Slide 4:

I plan to test my predictions about immigrant experiences by doing qualitative interviews. I would like to interview a leader or high-level employee of an immigrant nonprofit (possibly the Alliance), a staffer for Rep. Fletcher, an immigrant business owner, family members, or any immigrants in municipal positions, to list a few possibilities. I think it would be even more beneficial if people in these positions were also immigrants. I have worked with the non-profit the Alliance in the past and have suggested it due to my familiarity. Some key questions I would ask immigrants include: How do you feel you’ve been received in the community? How was that changed in the last 10 years or since you’ve arrived? Do you feel a part of the political process of our district? What would you like to see improved upon in the future? I plan on contacting and securing permission from interviewees through email, phone calls, and personal connections.

Lizzie Fletcher (TX-07)

Link to slides

 

Slide 1:

Republican Rep. John Culberson held the seat of TX-07 for 16 years, since 2000, winning by rather large margins up until 2016. In 2018, he lost his seat to the challenger from the Democratic Party, Lizzie Fletcher, by 5% or roughly 12,000 votes. Fletcher is currently serving her first-term in the 115th Congress.

 

Slide 2:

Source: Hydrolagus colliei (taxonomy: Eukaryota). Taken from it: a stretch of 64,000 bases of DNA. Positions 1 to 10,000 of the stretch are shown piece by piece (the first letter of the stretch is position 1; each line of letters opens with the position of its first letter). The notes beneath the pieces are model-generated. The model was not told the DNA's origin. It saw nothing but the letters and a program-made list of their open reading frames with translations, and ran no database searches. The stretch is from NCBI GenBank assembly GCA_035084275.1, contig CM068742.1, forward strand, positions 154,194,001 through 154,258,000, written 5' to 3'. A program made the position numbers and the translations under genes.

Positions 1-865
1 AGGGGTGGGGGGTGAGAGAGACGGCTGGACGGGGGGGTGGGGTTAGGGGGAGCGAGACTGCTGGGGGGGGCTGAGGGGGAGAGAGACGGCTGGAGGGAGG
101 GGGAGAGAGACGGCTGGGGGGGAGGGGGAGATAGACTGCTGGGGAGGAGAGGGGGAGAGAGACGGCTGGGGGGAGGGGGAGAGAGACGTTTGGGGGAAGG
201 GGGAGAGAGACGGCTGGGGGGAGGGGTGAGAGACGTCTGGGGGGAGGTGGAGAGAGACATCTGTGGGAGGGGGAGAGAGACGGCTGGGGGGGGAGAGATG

Wong (2017) argues that in constituencies with high foreign born populations, policymakers—both Republicans and Democrats—are less likely to support restrictive immigration policy. Casellas and Leal (2013) show that large Latino populations imply less support by policymakers for restrictive proposals, however partisanship is a more important factor in deciding whether a policymaker will vote for measures. Wong (2014) claims that as the percentage of Latinos and Asians in states increases, the probability of voting “yes” for interior enforcement decreases.

 

Slide 3:

This research has some direct, visible effects on the TX-07 district, however recent changes in party control of the district make some findings difficult to interpret. 28.84% of the population is foreign born in the district, 30.5% is Latino, and 10.7% is Asian, however the district still has restrictive immigration policy. Immigrant organizations have urged an increase in immigrant legal services, the use of ID cards, language access for non-English speakers, stopping 287(g), and less restrictive immigration policies in general (de Graauw, Gleeson, Bada 2019).